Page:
J3474 : Railway arch, Bridge End, Belfast (April 2015)

taken 4 years ago, near to Ballymacarret, Belfast County Borough, Shankill, Sydenham and Queens Island, Northern Ireland

Railway arch, Bridge End, Belfast (April 2015)
Railway arch, Bridge End, Belfast (April 2015)
See J3474 : Railway arch, Belfast (2) (May 2011). The arch seen from Dalton Street. The former Sirocco site, still undeveloped, is behind the fence.
Belfast Waterfront (formerly Sirocco Quays) development
Sirocco Quays is a redevelopment of the old Davison’s Sirocco Engineering Works bounded by Short Strand, Bridge End and the Lagan. The site extends to 16 acres and the entire project is expected to take some 10 years to complete. It is intended to include 2,000 apartments, a hotel, supermarket and other shops, offices, leisure facilities, a care home for the elderly, doctor’s surgery and open space.

Note added 28 September 2011. There has not been any progress on the scheme. An administrator was appointed to the development company.

Amendment 27 May 2018. With the site, sold the new owner’s proposals for the future development of the site are starting to emerge. Re-named from Sirocco Quays to “Belfast Waterside”.
The developer’s website comments “Earlier this year, Swinford (Sirocco) Ltd unveiled new plans for the £400 million regeneration of the riverfront site. Following extensive consultation with communities and other city stakeholders, a new masterplan application is being proposed: Emphasising the opportunity of the riverfront with new piers, pontoons and moorings for leisure activities. Introducing new uses for community and cultural space, alongside plans for a hotel, cafes, bars, retail and restaurants. Reducing overall heights across the site, with lower buildings by the riverfront and chimney. Connecting the East Bank into the City Centre Proposals for the 16-acre site will include a landmark pedestrian and cycle footbridge creating a new connection from the city core to the east of the city. The bridge and masterplan will emphasise the re-integration of the East Bank with the rest of the city. In so doing it will help to link the whole East Belfast community with the city centre”.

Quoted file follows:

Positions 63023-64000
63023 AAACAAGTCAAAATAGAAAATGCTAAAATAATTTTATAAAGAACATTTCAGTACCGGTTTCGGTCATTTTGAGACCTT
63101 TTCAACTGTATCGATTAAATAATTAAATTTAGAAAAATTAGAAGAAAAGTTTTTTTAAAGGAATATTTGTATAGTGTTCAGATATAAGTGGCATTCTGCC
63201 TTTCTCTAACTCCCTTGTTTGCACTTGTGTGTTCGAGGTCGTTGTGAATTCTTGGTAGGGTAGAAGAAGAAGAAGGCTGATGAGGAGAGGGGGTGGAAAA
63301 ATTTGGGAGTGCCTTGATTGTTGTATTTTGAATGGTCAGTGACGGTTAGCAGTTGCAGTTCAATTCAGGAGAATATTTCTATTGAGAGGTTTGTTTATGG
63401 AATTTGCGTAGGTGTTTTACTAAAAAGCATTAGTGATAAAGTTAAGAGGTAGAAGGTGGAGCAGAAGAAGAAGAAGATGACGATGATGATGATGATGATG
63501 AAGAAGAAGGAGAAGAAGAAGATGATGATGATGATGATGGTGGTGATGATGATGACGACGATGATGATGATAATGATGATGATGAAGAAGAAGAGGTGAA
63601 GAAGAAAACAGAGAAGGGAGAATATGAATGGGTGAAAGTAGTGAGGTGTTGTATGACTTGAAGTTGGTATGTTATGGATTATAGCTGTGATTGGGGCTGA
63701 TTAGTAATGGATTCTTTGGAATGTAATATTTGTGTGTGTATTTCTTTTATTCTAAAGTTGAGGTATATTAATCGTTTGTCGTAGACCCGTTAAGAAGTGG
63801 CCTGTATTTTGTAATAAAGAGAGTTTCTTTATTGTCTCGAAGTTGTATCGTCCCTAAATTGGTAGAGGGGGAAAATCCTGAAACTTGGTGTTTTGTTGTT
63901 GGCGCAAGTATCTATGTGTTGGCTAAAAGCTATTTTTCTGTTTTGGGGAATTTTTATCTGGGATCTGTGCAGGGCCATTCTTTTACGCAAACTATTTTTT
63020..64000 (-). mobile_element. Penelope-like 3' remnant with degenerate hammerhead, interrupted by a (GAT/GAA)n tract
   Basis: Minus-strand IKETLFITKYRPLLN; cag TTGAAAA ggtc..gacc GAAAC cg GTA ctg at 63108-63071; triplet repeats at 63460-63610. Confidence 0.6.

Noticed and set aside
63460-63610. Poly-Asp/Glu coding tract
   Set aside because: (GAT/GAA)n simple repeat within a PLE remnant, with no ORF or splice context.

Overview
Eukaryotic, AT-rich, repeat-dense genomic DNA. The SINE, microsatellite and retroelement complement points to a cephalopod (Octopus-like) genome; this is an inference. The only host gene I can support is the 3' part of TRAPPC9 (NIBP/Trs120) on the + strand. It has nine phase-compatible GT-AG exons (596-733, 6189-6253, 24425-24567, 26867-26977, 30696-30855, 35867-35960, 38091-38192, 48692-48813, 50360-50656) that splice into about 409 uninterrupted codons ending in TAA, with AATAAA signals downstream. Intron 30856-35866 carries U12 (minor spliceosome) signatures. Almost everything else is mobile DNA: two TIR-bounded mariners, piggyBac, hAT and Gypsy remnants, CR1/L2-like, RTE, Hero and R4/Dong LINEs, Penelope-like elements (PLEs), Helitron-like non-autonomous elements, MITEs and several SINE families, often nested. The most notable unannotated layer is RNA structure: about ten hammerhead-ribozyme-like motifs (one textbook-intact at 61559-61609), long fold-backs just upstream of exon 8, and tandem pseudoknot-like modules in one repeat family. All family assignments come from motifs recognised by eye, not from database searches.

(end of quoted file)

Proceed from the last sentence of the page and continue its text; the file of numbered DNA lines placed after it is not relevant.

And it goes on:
There is now the following application (16 February 2018) for planning permission “LA04/2018/0448/F Erection of 13 storey Grade A office building with ground floor and mezzanine café/bar/restaurant uses (sui generis), lobby/reception area, basement and deck car parking, servicing (refuse/recycling/cycle storage/changing facilities), landscaping/public realm works, introduction of temporary pedestrian/cycle access to riverfront, associated access arrangements to Short Strand and Bridge End and other associated infrastructural works Lands at former Sirocco Works Short Strand and adjacent to Bridge End and the River Lagan Belfast”.

“14 Aug 2018 Two major new Belfast office developments worth a combined £70 million received the green light from Belfast City Council’s Planning Committee this evening.
Members approved proposals for the £50m first phase of the landmark Belfast Waterside development and the £20m 11-storey Graham House development on Albert Square in the city centre.
 The Belfast Waterside 28,476 sqm Grade A office scheme will bring an initial £50m investment and deliver the first major employment activity at the former Howden Sirocco site in almost 20 years, accommodating up to 2,500 employees.